Nuclear Pain and Humanitarian Photography: Morizumi Takashi, the Gulf Wars, and Fukushima
Julia Adeney Thomas, Associate Professor of History, University of Notre Dame
Wednesday, November 15, 4 – 5:30 p.m.
Albin O. Kuhn Library Gallery
Can photography help us see suffering and end nuclear destruction? Photographer Morizumi Takashi hopes so. Linking three moments of atomic calamity – the Hiroshima atomic bombing, the depleted uranium-tipped weapons in the First Gulf War, and the Fukushima nuclear plant meltdown – Morizumi’s images attempt to find aesthetic leverage against the nuclearization of war and energy amid shifting political tensions. This lecture explores the ethics of sight and how humanitarian efforts are both enabled and circumscribed by the shifting situations in which a photographer works. Morizumi Takashi gained fame through his searing book, Children of the Gulf War (2002). His images depict Iraqi children harmed, as were Japanese children in 1945, by America’s nuclear weapons. Like Japanese children in Hiroshima and Nagasaki, the Iraqi children suffered hideously, innocently, and irreparably, damaged not by an atomic bomb but by the “depleted” uranium tipped weapons used by Americans in the First Gulf War (August 2, 1990 – February 28, 1991). With this work, Morizumi leveraged Japan’s status as the first victim of nuclear weapons to make a humanitarian plea against their use, but his ethical vision has gradually been compromised by Japan’s changing political posture in the Second Gulf War (The Invasion of Iraq) and by the triple-disaster of 3.11, which culminated in the Fukushima nuclear plant meltdown. In this lecture, Julia Adeney Thomas will trace these changes through Morizumi’s work, asking how photography might help us to understand suffering.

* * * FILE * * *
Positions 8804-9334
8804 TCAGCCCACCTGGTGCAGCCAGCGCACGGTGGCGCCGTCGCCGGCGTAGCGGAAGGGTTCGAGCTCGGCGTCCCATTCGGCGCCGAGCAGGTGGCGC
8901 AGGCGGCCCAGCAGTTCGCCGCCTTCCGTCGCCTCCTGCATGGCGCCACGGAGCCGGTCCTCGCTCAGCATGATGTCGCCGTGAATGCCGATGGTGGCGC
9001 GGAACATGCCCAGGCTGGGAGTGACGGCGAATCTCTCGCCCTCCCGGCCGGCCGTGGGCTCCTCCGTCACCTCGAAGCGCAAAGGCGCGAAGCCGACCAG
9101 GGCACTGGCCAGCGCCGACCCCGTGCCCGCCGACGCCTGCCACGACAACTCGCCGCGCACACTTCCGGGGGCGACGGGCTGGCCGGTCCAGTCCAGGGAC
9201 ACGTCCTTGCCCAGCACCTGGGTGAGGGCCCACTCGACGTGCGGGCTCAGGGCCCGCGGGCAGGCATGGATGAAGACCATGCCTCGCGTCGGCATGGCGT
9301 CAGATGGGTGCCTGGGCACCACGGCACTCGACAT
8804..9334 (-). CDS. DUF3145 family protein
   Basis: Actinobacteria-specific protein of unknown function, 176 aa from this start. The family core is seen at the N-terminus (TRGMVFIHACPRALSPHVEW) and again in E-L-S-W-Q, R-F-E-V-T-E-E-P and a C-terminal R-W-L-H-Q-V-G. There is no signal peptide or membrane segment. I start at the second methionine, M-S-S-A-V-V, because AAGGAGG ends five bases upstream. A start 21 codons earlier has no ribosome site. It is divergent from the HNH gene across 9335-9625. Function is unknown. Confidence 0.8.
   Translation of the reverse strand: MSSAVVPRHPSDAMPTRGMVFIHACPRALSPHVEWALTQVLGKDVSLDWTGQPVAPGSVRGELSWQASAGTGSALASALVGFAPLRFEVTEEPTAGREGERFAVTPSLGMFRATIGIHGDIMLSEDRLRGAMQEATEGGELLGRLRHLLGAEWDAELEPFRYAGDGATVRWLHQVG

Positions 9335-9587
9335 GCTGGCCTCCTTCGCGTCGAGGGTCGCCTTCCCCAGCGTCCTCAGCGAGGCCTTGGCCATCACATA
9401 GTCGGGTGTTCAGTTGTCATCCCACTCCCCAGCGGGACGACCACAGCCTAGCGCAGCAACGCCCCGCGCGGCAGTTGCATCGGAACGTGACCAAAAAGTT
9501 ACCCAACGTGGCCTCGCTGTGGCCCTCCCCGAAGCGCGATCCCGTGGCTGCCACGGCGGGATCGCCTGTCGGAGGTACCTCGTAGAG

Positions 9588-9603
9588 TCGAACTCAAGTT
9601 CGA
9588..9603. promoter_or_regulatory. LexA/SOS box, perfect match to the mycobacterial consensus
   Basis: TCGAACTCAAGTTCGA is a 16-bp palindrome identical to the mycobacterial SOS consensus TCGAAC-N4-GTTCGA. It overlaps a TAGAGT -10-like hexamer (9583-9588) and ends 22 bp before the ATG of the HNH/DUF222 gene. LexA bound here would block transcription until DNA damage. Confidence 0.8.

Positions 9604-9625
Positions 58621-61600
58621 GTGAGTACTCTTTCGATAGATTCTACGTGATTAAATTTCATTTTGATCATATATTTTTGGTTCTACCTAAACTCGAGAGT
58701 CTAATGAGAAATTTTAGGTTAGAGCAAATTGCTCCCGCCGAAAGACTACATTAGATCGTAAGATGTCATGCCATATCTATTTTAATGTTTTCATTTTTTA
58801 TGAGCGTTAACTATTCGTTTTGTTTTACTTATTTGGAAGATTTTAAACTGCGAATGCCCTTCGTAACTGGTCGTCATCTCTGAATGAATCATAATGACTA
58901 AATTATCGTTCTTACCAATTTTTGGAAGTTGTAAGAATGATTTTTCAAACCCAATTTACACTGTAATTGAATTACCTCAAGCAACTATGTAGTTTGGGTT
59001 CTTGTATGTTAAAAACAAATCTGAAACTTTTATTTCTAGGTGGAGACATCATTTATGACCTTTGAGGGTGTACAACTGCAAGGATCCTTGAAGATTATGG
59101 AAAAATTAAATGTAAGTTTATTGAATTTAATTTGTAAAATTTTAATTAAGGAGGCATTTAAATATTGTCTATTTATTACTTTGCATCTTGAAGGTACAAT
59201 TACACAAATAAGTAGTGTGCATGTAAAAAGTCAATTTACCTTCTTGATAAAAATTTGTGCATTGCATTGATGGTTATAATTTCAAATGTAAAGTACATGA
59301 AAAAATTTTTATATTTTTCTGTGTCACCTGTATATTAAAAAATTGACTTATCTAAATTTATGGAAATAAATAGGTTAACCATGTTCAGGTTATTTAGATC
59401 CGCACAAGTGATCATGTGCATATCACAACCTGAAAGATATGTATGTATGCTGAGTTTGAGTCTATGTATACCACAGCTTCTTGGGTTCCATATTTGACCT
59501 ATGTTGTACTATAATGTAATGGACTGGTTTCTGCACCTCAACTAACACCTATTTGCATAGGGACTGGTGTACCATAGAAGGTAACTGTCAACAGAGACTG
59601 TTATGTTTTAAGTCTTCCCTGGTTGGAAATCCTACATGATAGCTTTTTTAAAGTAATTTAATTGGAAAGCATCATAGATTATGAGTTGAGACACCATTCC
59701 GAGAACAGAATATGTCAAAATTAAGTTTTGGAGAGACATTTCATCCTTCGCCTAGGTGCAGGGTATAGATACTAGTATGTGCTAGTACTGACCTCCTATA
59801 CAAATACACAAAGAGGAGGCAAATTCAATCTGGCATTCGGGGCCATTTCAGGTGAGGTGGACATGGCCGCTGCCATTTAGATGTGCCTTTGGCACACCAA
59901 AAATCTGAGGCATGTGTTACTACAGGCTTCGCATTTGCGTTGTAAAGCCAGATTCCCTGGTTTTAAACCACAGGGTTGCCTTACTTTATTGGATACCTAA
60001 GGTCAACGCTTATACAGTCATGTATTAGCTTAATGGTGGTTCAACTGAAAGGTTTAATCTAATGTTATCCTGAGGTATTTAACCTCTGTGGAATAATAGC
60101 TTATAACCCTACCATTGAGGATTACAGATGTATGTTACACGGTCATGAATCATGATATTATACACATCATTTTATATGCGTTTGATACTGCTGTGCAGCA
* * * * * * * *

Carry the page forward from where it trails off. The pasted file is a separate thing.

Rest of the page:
Julia Adeney Thomas has written extensively about concepts of nature in political ideology, the challenge posed by climate change to the discipline of history, and photography as a political practice in Japan and globally. She is the author of several books including Japan at Nature’s Edge: The Environmental Context of a Global Power (with Ian J. Miller and Brett L. Walker) and Reconfiguring Modernity: Concepts of Nature in Japanese Political Ideology, for which she was the recipient of the American Historical Association’s John K. Fairbank Prize. Currently, she is completing The Historian’s Task in the Anthropocene, as well as co-editing a collection entitled Visualizing Fascism: The Rise of the Global Right.
Admission is free.
Sponsored by the History Department; the Dresher Center for the Humanities; theAsian Studies Program; and the Center for Innovation, Research, and Creativity in the Arts. Funded by a grant from the Japan-U.S. Friendship Commission and the Northeast Asia Council of the Association for Asian Studies.
Open Year Round: